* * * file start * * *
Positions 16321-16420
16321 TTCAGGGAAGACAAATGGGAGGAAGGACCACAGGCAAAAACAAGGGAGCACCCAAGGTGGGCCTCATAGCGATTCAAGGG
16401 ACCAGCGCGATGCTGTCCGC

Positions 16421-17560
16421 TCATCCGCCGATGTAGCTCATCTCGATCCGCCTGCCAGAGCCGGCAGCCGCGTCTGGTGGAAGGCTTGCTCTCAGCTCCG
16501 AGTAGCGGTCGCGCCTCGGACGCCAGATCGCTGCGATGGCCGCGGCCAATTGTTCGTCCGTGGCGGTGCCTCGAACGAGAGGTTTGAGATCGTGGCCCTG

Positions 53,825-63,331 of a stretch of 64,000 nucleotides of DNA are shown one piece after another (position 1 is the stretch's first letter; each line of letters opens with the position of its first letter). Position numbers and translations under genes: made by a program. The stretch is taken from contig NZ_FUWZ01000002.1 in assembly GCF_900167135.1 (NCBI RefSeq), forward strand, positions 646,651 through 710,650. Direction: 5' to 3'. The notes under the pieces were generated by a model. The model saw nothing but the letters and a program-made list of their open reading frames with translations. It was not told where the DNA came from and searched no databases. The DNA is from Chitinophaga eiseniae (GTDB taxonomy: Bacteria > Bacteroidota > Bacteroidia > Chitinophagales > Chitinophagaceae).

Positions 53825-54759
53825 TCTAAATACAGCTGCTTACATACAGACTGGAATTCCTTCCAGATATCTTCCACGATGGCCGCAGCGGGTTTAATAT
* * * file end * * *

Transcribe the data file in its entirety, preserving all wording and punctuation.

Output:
Positions 16321-16420
16321 TTCAGGGAAGACAAATGGGAGGAAGGACCACAGGCAAAAACAAGGGAGCACCCAAGGTGGGCCTCATAGCGATTCAAGGG
16401 ACCAGCGCGATGCTGTCCGC

Positions 16421-17560
16421 TCATCCGCCGATGTAGCTCATCTCGATCCGCCTGCCAGAGCCGGCAGCCGCGTCTGGTGGAAGGCTTGCTCTCAGCTCCG
16501 AGTAGCGGTCGCGCCTCGGACGCCAGATCGCTGCGATGGCCGCGGCCAATTGTTCGTCCGTGGCGGTGCCTCGAACGAGAGGTTTGAGATCGTGGCCCTG

Positions 53,825-63,331 of a stretch of 64,000 nucleotides of DNA are shown one piece after another (position 1 is the stretch's first letter; each line of letters opens with the position of its first letter). Position numbers and translations under genes: made by a program. The stretch is taken from contig NZ_FUWZ01000002.1 in assembly GCF_900167135.1 (NCBI RefSeq), forward strand, positions 646,651 through 710,650. Direction: 5' to 3'. The notes under the pieces were generated by a model. The model saw nothing but the letters and a program-made list of their open reading frames with translations. It was not told where the DNA came from and searched no databases. The DNA is from Chitinophaga eiseniae (GTDB taxonomy: Bacteria > Bacteroidota > Bacteroidia > Chitinophagales > Chitinophagaceae).

Positions 53825-54759
53825 TCTAAATACAGCTGCTTACATACAGACTGGAATTCCTTCCAGATATCTTCCACGATGGCCGCAGCGGGTTTAATAT